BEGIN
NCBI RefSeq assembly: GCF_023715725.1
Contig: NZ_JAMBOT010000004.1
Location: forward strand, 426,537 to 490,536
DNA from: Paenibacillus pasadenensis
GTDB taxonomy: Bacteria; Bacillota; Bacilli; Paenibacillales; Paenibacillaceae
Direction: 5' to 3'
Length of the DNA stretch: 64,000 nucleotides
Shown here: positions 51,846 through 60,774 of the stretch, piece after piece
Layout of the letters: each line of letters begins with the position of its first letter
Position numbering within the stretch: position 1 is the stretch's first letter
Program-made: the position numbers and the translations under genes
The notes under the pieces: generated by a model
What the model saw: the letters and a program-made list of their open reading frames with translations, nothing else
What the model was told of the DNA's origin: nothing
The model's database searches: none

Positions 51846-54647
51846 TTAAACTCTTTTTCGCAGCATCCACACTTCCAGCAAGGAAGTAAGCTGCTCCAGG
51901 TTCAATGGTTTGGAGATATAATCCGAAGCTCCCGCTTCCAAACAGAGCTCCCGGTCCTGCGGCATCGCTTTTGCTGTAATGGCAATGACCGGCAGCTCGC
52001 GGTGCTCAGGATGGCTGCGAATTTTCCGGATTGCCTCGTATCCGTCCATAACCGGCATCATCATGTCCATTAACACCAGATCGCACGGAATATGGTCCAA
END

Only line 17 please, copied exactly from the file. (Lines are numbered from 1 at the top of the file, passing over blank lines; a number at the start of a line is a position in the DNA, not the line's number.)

51846 TTAAACTCTTTTTCGCAGCATCCACACTTCCAGCAAGGAAGTAAGCTGCTCCAGG